Excited to head home for the holidays but stressing about the long flight, potential delays, managing jetlag, or other issues that come when you jet-set? Travel-specific meditations might be just the ticket to feeling calmer. We recently caught up with Khajak Keledjian, the founder and CEO of INSCAPE, a multi-platform meditation brand. Not only did we get the scoop on his innovative wellness company, but Keledjian also offered us five tips to make flying far less scary.

The Inspiration for Inscape (and Why it Works so Well)

“2013 was a big year for me,” Keledjian tells us. “I’d just sold Intermix to Gap. That was 20 years of my life — it was a big chapter. Then, I got married, which was grounding, and soon after, I went to Burning Man. I didn’t know what it was, I just trusted my friend when he asked me to come with him. Inside the temple at Burning Man there were people meditating and having reflective moments. It made me think, ‘Why aren’t there more places like this to have a similar experience?’” He continues, “Afterwards, my father got sick while he was in Armenia. I went there to be with him and while there, I also saw old monasteries. They have no electricity, which increases your awareness. It’s immersive — what you smell, feel, and hear. For me, that was a ‘wow’ feeling, and again I thought, ’How can I bring this feeling to New York?’” Keledjian tells us that he realized the key was to make experiences that bring you to that feeling. “Sometimes you need an oasis, and sometimes you need a tool,” he explains.

To bring his vision to life, Keledjian and his team drew inspiration from nature, history, technology, and art. Together, they created an app that helps people re-center and recharge quickly, no matter where they are. They also opened a flagship studio in Manhattan, making INSCAPE the first multi-platform meditation brand. “We’re a mirror of you: Our experiences are neutral and consistent so you can focus inward and reflect, with minimal distractions,” Keledjian explains. “We’ve taken inspiration from what’s come before and translated it for today with a contemporary approach to traditional practices.”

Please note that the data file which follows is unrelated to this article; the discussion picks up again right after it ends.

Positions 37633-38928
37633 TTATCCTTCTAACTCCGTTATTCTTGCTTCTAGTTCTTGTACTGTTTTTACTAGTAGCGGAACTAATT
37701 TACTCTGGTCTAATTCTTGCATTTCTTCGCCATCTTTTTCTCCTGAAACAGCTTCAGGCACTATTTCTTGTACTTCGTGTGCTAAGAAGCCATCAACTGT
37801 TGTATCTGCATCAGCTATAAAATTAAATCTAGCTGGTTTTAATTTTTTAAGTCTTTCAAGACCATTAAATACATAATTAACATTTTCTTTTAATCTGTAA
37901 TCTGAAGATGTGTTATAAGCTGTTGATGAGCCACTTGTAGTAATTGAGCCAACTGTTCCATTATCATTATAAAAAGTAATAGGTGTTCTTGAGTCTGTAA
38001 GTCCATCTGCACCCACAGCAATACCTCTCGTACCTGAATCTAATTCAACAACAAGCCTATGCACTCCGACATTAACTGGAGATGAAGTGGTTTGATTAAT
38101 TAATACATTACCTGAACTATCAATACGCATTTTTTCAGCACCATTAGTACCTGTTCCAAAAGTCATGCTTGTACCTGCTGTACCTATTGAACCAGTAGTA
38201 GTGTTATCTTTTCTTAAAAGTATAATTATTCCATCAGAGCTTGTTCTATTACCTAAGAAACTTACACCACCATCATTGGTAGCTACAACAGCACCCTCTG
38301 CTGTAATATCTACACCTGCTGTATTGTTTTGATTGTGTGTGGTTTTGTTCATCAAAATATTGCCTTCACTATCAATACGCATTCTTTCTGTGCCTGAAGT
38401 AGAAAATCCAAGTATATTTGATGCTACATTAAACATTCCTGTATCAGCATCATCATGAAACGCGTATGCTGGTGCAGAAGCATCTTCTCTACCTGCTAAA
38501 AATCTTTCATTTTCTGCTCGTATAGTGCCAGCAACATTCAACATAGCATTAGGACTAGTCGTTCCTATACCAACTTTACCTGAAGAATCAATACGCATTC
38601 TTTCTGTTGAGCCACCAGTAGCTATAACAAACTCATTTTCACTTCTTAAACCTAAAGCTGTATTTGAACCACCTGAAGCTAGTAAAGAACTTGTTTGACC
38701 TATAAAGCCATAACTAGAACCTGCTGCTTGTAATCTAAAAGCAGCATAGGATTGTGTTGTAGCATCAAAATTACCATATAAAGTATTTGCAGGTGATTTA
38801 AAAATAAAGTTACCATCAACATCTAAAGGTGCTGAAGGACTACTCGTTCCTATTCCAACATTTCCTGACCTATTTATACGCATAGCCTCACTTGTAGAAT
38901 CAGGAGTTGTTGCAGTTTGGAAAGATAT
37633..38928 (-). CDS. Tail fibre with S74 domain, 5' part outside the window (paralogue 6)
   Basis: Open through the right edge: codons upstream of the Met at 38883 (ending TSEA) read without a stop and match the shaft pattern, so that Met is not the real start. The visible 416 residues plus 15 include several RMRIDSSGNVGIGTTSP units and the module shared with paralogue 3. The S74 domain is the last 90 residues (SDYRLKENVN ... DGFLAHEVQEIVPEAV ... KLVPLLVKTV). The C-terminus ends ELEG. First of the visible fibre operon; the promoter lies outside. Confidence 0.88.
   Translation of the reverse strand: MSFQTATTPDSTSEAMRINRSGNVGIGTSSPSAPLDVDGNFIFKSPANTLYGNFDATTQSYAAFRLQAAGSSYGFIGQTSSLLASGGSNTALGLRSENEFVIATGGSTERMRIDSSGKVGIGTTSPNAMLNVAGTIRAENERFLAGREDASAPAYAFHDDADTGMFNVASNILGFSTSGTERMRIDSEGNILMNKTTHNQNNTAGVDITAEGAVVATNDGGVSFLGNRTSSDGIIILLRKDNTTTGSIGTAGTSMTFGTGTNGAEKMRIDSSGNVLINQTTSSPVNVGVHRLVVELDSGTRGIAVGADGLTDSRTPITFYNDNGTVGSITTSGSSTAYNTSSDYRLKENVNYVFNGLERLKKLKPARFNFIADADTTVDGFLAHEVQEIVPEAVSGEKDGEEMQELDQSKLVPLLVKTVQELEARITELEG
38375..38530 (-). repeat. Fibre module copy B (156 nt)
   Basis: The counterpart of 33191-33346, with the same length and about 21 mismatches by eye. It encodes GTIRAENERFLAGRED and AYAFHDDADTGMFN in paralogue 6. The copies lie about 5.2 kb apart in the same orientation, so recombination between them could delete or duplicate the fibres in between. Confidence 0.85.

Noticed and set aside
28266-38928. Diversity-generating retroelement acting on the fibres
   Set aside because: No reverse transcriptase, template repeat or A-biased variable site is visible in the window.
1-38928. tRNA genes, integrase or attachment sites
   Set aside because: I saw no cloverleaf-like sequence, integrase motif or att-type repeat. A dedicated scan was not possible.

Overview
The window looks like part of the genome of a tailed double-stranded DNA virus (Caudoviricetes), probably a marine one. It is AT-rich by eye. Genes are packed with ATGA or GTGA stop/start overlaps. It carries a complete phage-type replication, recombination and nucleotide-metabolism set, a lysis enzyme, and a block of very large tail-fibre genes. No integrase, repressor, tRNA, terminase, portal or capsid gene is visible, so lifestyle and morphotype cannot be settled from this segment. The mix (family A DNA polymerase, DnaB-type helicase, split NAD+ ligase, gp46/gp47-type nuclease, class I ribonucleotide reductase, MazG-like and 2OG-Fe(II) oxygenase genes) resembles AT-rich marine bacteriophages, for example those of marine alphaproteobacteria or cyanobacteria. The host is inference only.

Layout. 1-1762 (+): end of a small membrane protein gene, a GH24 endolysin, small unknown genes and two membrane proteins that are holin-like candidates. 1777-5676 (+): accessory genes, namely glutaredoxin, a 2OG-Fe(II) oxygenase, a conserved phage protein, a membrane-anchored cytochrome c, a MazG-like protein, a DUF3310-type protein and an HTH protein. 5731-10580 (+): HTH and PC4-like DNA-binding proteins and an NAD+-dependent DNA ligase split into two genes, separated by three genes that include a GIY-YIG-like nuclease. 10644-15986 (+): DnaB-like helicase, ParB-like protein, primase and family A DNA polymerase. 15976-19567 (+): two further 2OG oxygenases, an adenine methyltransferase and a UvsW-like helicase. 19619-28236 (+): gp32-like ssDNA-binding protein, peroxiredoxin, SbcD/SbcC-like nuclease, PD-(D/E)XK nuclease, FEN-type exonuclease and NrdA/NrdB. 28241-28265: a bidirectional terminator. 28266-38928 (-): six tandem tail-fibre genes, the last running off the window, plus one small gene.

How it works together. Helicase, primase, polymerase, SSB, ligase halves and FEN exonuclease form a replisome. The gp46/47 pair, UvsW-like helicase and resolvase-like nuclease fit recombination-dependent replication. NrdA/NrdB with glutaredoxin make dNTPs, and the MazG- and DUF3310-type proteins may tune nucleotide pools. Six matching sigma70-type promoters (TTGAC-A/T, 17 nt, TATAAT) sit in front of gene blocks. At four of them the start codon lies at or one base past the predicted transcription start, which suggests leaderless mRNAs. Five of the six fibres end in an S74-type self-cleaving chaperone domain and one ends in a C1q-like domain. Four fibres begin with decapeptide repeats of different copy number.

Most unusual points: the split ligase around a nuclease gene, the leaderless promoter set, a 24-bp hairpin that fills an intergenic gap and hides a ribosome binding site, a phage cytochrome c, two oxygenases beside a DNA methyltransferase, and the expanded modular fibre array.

5 Helpful Ways to Ease Your Fear of Flying

To school us on exactly how meditation, breath, and an app can help someone overcome something they’re afraid of, Keledjian called on his app’s travel-specific section to give us five tips that’ll ease a fear of flying.

1. Get to the root of your fear before you fly. It’s a funny thing, but because our fears live inside our of minds, they’re often not based on reality. Keledjian says, “Become aware of where your fear is coming from and what’s causing you to feel afraid. Then, try to get to the root of your concern so you can approach that aspect of your travel experience.” For example, are you afraid of the plane crashing, or just afraid of how uncomfortable it is to be afraid? “You may realize that you’re just anxious about being out of your comfort zone,” Keledjian says. Not sure where to start? He offers us a handful of legit questions:

  • How often do you hear about plane crashes on the news, on routine trips? Not regularly.
  • How many people do you know who’ve had an emergency landing? Likely not many.
  • How big is the airline industry? Would air travel be so popular if it were unsafe? Probably not.

2. Distract yourself during your flight. Raising your awareness is great when you’re examining your fear before your flight, and distracting yourself while you’re flying can also be a good tactic,” Keledjian notes. Even more, there are tons of things you can do on an airplane, like reading, watching movies you’d never make time for otherwise, or keeping calm with an adult coloring book. Still feel anxious? “Focus on something other than what you’re nervous about,” Keledjian advises.

3. Tap into your breathing. Not only can breathing help you fall asleep faster and perform better, but it can also help you through stressful situations. “Breathing is the one thing that will stop a panic attack,” Keledjian affirms. “It’s also a quick and subtle way to calm yourself down.” To tap into the power of your breath, he suggests alternating nostril breathing to calm your mind and help you physically relax in just a few minutes. You’ll feel more balanced and much better in no time!

4. Remember that your anxiety is temporary. “Focus on your destination,” Keledjian reminds. “Visualize how happy, energized, and excited you’ll be to get there and start your trip.”

5. Try using an app to relax. Using an app that offers specialized meditation and relaxation experiences can be a huge help when it comes to reaping the benefits of breathing, visualization, and meditation to stay calm — INSCAPE (free on iOS) offers a travel-specific section as well as a sleep section, which is perfect if you really need to nod off after spending a few anxious nights awake (or even during your flight!).

Have you triumphed over a longtime fear? Tell us what you were afraid of and how you pushed past it on Twitter @BritandCo.

(Photo via INSCAPE)